Photos on Kites
by Harry Allen
(New York NY)
Greetings from NYC!
This spring, I want to make a kite out of a photo enlargement.
Do you know of an ideal photo paper, or other material, to use for this purpose, or of an enlargement service that will blow up an image onto worthy material, several feet high, so that one may make a kite out of it?
I'll ask you a question ;-) Do you know anyone who uses Windows XP or later and has a printer attached to the PC?
I'm sure you do - and would you believe it, it is very simple to print out a multi-page version of any image onto ordinary printer paper.
Just use the Windows Paint program, according to these instructions....
- Find and open the image, in Paint.
- If using Win Vista or 7, select Print | Page Setup. In Win XP, select File | Page Setup.
- In the Scaling box, select Fit To and specify the pages. For example 3 by 3.
- Print the image, with All Pages selected.
That's all there is to it. The Paint program scales the image up accordingly, to fit the number of pages requested.
Know anyone who has access to a printer that does larger sizes, at work perhaps? That would work even better, with less sheets required.
Be aware that this process will lower the quality of the image. Simply put, the bigger the image file you start with, the better the final printed image will be. But a small amount of fuzziness in the image will not be visible when the kite is over 100 feet up :-)
Ordinary paper is not ideal for a kite, but it will certainly work, taped edge-to-edge with sticky tape. It will tear easily if dragged over twigs or stones, and of course you can't let it get wet.
Using transparencies would be a tougher but heavier sail for a kite. Not to mention a bit more expensive! Glossy photo paper would improve the image, and possibly the durability, again at a somewhat higher price than ordinary copier paper.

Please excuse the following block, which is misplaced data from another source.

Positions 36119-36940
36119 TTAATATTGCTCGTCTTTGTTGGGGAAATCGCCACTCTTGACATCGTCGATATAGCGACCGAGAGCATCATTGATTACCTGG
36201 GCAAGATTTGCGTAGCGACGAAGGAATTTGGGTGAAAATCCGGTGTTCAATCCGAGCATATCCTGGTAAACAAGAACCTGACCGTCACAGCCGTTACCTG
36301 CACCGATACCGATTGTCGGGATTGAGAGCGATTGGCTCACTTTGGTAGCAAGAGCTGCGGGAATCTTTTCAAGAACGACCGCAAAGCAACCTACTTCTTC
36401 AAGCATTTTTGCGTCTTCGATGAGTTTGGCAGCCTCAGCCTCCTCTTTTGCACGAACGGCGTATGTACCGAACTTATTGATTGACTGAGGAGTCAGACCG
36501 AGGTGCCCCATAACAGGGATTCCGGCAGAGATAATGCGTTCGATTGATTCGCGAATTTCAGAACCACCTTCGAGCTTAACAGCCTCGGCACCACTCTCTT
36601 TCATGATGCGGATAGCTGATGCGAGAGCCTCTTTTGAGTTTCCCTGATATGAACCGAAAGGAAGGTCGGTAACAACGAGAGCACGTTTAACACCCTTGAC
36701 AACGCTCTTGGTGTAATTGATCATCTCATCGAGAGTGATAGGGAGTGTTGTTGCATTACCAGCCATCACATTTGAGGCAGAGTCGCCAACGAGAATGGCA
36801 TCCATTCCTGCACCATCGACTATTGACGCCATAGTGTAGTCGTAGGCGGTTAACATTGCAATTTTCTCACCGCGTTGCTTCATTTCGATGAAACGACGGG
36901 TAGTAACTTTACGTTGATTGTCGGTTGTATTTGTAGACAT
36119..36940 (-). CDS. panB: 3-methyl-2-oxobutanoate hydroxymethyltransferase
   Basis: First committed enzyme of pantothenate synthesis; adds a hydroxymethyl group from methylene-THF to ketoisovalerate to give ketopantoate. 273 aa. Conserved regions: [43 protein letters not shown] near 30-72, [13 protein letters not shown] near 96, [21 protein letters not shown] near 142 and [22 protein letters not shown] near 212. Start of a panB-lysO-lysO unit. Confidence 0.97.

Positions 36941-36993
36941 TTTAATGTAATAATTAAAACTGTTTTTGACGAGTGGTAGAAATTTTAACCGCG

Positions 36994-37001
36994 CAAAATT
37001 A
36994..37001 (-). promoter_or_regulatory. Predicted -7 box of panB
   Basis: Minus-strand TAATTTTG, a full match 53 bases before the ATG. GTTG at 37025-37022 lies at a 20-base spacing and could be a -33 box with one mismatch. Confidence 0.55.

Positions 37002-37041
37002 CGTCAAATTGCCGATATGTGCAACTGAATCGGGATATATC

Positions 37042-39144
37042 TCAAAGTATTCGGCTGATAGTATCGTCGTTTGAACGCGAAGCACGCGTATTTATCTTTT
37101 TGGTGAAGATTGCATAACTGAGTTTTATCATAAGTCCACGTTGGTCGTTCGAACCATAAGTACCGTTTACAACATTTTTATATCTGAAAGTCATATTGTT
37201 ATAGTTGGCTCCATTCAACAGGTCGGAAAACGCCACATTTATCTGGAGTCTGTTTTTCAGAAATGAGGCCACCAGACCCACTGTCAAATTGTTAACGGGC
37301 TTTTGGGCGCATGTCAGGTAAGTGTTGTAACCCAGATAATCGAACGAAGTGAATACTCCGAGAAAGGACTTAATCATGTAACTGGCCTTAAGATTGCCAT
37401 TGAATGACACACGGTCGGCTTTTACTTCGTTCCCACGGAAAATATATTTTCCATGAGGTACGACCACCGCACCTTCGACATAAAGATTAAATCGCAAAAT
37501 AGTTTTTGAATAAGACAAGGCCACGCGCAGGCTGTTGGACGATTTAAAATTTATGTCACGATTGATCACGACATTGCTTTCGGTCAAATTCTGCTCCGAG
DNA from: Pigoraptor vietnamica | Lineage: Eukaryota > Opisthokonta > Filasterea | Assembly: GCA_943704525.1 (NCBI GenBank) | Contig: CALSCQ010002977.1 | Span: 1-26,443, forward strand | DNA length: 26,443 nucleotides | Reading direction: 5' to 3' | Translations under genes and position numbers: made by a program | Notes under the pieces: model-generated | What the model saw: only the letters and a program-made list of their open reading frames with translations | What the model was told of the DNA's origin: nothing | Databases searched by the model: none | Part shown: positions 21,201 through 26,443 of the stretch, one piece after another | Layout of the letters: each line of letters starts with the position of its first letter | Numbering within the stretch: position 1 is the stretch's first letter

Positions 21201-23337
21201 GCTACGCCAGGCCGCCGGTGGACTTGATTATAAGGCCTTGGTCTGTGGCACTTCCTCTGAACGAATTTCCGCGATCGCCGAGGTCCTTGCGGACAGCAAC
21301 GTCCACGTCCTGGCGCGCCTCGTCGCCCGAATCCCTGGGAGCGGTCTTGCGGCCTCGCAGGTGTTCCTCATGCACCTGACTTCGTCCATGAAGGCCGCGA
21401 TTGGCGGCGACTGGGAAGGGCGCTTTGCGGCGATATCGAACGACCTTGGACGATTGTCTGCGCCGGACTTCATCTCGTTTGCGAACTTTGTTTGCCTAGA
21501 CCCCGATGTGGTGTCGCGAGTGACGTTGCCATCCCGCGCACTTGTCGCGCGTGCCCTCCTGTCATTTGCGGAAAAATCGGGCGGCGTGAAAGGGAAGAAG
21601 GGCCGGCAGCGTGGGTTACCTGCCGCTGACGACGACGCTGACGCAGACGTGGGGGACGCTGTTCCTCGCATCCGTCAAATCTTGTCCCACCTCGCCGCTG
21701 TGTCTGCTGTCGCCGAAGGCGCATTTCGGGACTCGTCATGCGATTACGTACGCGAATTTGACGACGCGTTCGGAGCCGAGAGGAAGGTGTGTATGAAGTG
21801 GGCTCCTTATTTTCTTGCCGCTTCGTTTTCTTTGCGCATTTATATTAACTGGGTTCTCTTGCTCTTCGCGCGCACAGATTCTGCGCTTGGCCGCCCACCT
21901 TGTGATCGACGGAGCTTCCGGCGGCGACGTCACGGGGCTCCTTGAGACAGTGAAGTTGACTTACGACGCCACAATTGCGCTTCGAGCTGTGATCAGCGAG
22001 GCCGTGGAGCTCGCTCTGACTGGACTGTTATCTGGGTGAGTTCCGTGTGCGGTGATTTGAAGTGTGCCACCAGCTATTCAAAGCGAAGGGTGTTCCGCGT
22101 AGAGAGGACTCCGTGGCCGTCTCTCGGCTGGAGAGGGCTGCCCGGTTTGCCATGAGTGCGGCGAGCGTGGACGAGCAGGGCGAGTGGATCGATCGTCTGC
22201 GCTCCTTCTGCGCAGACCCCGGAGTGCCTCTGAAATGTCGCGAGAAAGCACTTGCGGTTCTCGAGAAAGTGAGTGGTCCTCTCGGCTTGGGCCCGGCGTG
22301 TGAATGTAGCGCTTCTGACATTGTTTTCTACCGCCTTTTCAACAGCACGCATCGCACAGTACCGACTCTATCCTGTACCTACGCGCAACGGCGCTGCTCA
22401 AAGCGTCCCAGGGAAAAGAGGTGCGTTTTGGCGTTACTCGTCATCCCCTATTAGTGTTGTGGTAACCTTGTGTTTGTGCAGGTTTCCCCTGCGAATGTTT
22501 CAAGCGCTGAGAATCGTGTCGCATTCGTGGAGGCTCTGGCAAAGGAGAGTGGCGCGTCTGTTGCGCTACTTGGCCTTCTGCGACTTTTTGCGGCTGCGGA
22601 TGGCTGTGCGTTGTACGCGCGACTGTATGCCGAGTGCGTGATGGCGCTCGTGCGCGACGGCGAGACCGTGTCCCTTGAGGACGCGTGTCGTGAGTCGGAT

A graphic art service will charge a fortune for a poster-sized image! 3 figures possibly, unless you can sweet-talk you way to an 'at cost' job, after explaining the purpose!
Line art can be transferred to a single large sheet of plastic, using grids and permanent markers - but I think you want the actual image don't you...
Hope this helps!
E-book special of the month (25% off)...
The Roller is a WW2 vintage design which is quite well known among more experienced kite enthusiasts. With it's upper and lower sails, this design has an attractive aircraft-like appearance in the air. This MBK version excels in light winds.
If you have made Diamonds before, this kite takes a little more time to make. With the help of my instructions, it's still do-able by a beginner.
Get the e-book for making the MBK Dowel Roller kite. After making your first one in plastic and seeing how it performs, you can try soft Tyvek or rip-stop nylon for your next build.
This Roller takes advantage of any rising air that happens to come by. By substituting a slightly wider diameter vertical spar, the kite remains comfortable right to the top of the Moderate wind range. Tail(s) are entirely optional, but may be added for looks.
The e-book is a PDF file - which means printable instructions to refer to while you make the kite. It also means convenient off-line access if that suits you better.
Feb 15, 17 08:00 AM
This previously published page is a basic-level discussion of what the towing point is, on any kite.